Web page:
Petitioner dispatched (gave to prison officials for mailing) his federal habeas petition on December 11, 2013. (Doc. 1; Doc 25, at Exhibit A). The petition contains three grounds for relief. (Doc. 1). Respondents filed the instant motion to dismiss the petition on July 8, 2014. (Doc. 8). Petitioner filed a motion for an extension in which to file a response to the pending motion to dismiss. (Doc. 15). On July 22, 2014, the Court granted petitioner an extension until August 31, 2014, to file his response to the motion to dismiss. (Doc. 16). On August 26, 2014, petitioner sought a second extension to his response deadline. (Doc. 17). On August 27, 2014, the court granted petitioner an additional 90-day extension, making his response due November 24, 2014. (Doc. 19). On November 26, 2014, petitioner filed a motion for a third extension. (Doc. 22). By order filed December 19, 2014, this court granted petitioner a final 45-day extension of time to in which to file a response to the motion to dismiss. (Doc. 23). On February 2, 2015, petitioner filed a document entitled "answer to motion to dismiss petition for writ of habeas corpus, " which the court construes as petitioner's opposition to the motion to dismiss. (Doc. 25). Also on February 2, 2015, petitioner filed a motion for a stay pending his appeal of an order denying the appointment of counsel. (Doc. 26). On February 12, 2015, respondents filed an opposition to petitioner's motion for a stay and a reply to petitioner's opposition to the motion to dismiss. (Docs. 30 & 32). The court now considers respondents' motion to dismiss and petitioner's motion for a stay.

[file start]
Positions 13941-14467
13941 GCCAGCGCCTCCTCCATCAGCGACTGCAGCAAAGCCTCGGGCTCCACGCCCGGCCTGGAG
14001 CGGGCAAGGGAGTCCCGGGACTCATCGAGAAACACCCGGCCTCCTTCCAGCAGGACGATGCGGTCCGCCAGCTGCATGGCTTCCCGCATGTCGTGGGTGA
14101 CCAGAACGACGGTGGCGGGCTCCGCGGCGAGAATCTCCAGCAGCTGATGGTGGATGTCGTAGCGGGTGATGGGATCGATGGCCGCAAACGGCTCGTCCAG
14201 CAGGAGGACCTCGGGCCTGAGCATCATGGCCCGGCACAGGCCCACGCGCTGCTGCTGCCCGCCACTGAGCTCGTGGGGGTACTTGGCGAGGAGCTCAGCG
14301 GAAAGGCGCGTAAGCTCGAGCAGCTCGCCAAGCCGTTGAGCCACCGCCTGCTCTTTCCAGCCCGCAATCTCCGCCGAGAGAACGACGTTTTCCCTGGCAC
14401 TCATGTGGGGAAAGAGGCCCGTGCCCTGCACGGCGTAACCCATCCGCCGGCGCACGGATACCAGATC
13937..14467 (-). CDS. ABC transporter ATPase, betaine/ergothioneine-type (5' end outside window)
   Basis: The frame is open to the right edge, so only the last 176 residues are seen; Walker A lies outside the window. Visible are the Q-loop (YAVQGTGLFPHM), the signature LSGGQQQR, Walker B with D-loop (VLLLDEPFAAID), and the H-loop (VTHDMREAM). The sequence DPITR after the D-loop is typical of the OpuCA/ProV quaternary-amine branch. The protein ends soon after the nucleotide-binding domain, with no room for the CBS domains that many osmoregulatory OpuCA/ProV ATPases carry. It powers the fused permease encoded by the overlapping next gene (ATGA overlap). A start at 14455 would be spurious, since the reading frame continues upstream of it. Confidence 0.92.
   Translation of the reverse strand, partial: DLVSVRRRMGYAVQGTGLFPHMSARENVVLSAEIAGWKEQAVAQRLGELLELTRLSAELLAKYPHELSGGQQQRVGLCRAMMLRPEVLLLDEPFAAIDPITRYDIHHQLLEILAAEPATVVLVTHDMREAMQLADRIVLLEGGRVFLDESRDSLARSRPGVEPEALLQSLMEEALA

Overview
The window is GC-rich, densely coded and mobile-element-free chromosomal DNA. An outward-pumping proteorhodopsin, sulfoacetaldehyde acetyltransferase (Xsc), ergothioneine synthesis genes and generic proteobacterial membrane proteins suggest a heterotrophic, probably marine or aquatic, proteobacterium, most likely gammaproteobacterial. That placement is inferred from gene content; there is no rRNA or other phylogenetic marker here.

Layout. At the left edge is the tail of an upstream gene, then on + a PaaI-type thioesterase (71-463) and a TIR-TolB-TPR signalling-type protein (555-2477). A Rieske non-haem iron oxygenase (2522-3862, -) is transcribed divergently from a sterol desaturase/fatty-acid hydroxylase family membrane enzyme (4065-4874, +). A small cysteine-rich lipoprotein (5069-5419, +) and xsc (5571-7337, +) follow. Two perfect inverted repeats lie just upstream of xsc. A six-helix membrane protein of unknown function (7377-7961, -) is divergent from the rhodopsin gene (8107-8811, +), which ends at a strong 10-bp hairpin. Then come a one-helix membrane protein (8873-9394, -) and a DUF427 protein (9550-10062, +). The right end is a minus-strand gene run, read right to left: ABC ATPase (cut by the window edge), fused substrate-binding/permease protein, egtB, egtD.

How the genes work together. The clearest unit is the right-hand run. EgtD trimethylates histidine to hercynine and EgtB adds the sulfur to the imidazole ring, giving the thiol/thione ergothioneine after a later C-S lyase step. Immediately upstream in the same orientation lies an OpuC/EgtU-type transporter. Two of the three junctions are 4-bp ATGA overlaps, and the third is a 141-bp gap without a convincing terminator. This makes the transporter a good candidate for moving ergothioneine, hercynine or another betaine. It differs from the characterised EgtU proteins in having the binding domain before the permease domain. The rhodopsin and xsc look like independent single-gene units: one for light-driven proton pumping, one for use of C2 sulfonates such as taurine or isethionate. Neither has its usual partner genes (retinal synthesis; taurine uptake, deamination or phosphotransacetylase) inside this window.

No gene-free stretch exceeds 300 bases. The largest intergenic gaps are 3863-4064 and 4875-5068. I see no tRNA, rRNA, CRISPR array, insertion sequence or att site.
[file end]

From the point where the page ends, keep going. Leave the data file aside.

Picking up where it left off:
A. Petitioner's Motion for a Stay Pending Appeal
In the motion filed February 2, 2015, petitioner seeks a stay of this action pending his appeal of this court's denial of his motion for counsel and motion for reconsideration of the order denying counsel. (Doc. 26). A notice of appeal of a non-appealable order is a nullity and does not transfer jurisdiction to the Court of Appeals. Estate of Connors v. O'Connor, 6 F.3d 656, 659 (9th Cir. 1993). Petitioner's motion for a stay pending appeal is therefore denied.
B. Respondents' Motion to Dismiss
1. Untimeliness Argument Withdrawn
In the motion to dismiss, respondents argue that the petition is untimely by one week and that grounds of the petition are unexhausted. (Doc. 8). Although the face of the petition does not indicate when the petition was dispatched (given to prison officials for mailing), the petition was signed on December 11, 2013. (Doc. 1 at pp. 1 and 9). Petitioner's opposition and attached Exhibit A show that he dispatched his petition for mailing to this court on December 11, 2013. (Doc. 25 at Exhibit A). Pursuant to the "mailbox rule, " federal courts deem the filing date of a document as the date that it was given to prison officials for mailing. Houston v. Lack, 487 U.S. 266, 270 (1988). Therefore, this court deems petitioner's federal petition to be filed on December 11, 2013. In ...